8. Inventive step (Claim 2 of the auxiliary request)

8.1. According to both parties the closest prior art with respect to the subject-matter of Claim 2 is represented by document D7, which discloses an apparatus for cleaning the teats of a dairy animal's udder provided with a cleaning member capable of being driven and taken, at least partially, under the udder of the dairy animal, the cleaning member being provided with two cleaning tools 6A, 6B, which are each mounted to rotate about a shaft, the axes of rotation of the cleaning tools being parallel to one another, the cleaning tools being constituted by brushes which operate with a brushing motion and have such a direction of motion that the teats are drawn between the cleaning tools.

8.1.1. The subject-matter of Claim 2 differs from the prior art disclosed in document D7 in that

(a'') the cleaning tools are constituted by a closed cell structure, and in that

(b) the cleaning tools operate with a rubbing motion.

Features (a'') and (b) result in the advantages referred to in the above section 7.1.1 and contribute to the solution of the technical problem mentioned in this section.

8.2. Document D4 discloses (see Figure 7 in combination with Figure 3) an apparatus for cleaning the teats of a dairy animal's udder provided with a cleaning member capable of being driven and taken under the udder of the dairy animal, the cleaning member being provided with a plurality of cleaning tools, which are each mounted to rotate about a shaft, the axes of rotation of the cleaning tools being substantially vertical and parallel to one another, the cleaning tools being constituted by a rubber body ("Gummiformteil" 12), which can be considered as being a closed cell structure and operating with a rubbing motion. Cleaning liquid is sprayed towards the udder ("Düsen 20").

Document D3 discloses (see Figure 1) an apparatus for cleaning the teats of a dairy animal's udder provided with a cleaning member capable of being driven and taken, at least partially under the udder of the dairy animal, the cleaning member being provided with a plurality of rigid cleaning tools ("starre Reinigungskörper" 2, 3) and with means ("Düsen 20") for distributing cleaning liquid to the udder. Therefore, this document is not more relevant than document D4.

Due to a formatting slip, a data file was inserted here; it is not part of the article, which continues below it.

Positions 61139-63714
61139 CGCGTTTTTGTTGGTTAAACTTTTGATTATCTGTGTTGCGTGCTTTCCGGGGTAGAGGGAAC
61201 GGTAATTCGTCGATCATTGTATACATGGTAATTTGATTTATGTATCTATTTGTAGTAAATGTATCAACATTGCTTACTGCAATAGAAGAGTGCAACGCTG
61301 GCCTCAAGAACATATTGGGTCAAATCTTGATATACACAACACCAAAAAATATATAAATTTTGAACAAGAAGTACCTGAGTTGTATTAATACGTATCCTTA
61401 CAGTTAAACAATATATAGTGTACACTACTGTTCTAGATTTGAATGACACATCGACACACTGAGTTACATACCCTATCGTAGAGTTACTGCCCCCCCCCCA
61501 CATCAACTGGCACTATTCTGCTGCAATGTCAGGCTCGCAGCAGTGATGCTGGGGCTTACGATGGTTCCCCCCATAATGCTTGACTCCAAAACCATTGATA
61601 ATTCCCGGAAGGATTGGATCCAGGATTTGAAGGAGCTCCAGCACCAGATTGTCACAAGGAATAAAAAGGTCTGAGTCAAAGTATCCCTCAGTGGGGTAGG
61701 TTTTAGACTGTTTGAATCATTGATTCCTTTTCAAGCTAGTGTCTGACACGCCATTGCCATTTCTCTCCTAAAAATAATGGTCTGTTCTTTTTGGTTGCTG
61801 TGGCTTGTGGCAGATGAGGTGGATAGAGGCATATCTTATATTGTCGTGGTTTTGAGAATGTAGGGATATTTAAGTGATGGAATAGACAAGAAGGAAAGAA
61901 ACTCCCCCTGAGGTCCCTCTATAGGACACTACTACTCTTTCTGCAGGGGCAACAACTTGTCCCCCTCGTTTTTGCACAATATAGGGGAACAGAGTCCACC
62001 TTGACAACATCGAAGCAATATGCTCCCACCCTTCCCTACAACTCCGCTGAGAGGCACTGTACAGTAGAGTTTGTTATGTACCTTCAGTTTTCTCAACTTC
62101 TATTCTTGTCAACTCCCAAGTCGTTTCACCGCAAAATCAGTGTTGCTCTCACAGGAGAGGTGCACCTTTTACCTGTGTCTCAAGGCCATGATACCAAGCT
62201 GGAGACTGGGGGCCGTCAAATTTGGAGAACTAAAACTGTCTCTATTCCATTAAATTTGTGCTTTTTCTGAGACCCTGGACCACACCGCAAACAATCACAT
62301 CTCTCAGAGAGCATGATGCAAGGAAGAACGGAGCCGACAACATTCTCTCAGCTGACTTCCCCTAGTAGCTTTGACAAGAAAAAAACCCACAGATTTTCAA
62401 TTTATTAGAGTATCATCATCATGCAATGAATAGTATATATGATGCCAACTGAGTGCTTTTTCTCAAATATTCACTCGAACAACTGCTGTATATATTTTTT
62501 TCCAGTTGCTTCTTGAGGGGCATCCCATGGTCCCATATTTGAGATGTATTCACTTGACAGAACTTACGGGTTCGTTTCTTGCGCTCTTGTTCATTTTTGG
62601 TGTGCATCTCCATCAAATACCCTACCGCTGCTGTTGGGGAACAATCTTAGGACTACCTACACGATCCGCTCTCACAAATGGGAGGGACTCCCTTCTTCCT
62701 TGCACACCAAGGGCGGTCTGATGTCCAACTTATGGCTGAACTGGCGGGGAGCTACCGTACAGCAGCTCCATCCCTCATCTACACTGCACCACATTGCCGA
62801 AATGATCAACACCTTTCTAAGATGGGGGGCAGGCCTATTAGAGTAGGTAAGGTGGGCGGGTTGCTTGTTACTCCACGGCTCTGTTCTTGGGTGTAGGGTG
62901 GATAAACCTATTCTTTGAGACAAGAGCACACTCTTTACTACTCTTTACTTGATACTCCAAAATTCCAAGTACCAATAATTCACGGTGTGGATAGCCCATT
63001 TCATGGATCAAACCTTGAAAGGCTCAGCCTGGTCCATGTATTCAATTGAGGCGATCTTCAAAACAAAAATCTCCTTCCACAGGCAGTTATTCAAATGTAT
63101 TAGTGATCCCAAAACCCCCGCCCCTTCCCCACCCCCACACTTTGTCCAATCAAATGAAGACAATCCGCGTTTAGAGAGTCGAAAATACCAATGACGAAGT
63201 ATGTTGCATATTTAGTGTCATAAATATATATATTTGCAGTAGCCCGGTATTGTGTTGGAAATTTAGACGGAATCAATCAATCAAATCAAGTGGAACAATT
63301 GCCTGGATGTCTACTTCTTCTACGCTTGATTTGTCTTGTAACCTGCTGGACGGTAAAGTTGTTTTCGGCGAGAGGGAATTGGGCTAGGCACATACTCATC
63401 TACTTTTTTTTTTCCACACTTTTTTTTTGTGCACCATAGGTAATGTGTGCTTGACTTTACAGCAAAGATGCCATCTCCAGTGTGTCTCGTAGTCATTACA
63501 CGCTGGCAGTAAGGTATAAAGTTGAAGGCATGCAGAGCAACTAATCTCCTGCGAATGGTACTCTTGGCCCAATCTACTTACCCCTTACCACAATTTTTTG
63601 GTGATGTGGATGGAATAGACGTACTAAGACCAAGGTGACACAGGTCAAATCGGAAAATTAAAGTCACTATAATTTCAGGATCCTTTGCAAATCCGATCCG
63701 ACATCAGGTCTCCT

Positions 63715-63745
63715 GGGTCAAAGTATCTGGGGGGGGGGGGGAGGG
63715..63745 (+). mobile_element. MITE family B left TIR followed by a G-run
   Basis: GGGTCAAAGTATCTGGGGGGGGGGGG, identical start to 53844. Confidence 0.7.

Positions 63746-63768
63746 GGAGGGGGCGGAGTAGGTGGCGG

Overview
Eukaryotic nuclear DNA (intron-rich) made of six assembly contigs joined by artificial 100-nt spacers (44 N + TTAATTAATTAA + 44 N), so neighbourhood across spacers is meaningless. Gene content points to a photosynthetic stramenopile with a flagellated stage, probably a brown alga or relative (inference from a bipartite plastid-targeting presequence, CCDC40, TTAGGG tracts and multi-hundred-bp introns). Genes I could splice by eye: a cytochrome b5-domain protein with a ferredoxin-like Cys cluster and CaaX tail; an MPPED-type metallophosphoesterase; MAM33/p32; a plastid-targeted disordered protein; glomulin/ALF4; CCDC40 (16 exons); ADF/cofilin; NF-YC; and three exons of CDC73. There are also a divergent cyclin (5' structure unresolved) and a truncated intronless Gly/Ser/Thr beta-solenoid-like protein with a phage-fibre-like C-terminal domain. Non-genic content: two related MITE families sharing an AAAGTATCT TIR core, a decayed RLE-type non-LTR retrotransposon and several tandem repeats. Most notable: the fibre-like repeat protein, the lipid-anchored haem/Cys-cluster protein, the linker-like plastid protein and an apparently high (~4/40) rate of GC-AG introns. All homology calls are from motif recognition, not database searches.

8.3. The appellant referred to documents D4 and D3 and asserted that each of these documents describes a cleaning member provided with a plurality of cleaning tools which are constituted by a closed cell structure, and operate with a rubbing motion. In this respect the appellant argued that it would be obvious for the skilled person to replace the brushes of the apparatus according to D7 by the cleaning tools disclosed either in D4 or in D3 and, thus, to arrive at the subject-matter of Claim 2.

8.4. Having regard to the following observations, the board cannot accept the arguments of the appellant:

(i) Neither document D4 nor document D3 contains explicit or implicit indications to the problem to be solved. Therefore, the skilled person looking for a solution to its problem would have no reason to consider these documents, particularly since the cleaning devices in both documents use spraying of cleaning liquid and therefore cannot even solve part of the above indicated problem.

(ii) Document D3 refers generally to rigid cleaning bodies without disclosing cleaning tools constituted by a closed cell structure. Moreover, the rigid cleaning bodies according to document D3 are arranged on a plate ("Tellerelement") suitable for rotating about a vertical axis, so that the structure of the cleaning tools would make them hard to install in an apparatus as described in document D7, where two cleaning tools rotate about two parallel axis so that the teats can come from above into the space between the cleaning tools.

(iii) The cleaning tools according to document D4 are generally conical. Therefore, their shape would make them difficult to arrange in the apparatus according to document D7 (see item ii) above).

8.5. Having regard to the above comments, the subject-matter of Claim 2 cannot be derived in an obvious way from the prior art referred to by the appellant.

9. Dependent Claims 3 to 19 concern particular embodiments of the inventions defined in Claim 1 or 2.

10. The patent can therefore be maintained on the basis of the auxiliary request of the respondent.

ORDER

For these reasons it is decided that:

1. The decision under appeal is set aside.

2. The case is remitted to the first instance with the order to maintain the patent in the following version:

Claims: 1 to 19,

Description: columns 1 to 9,

Drawings: Figures 1 to 7, as filed during the oral proceedings.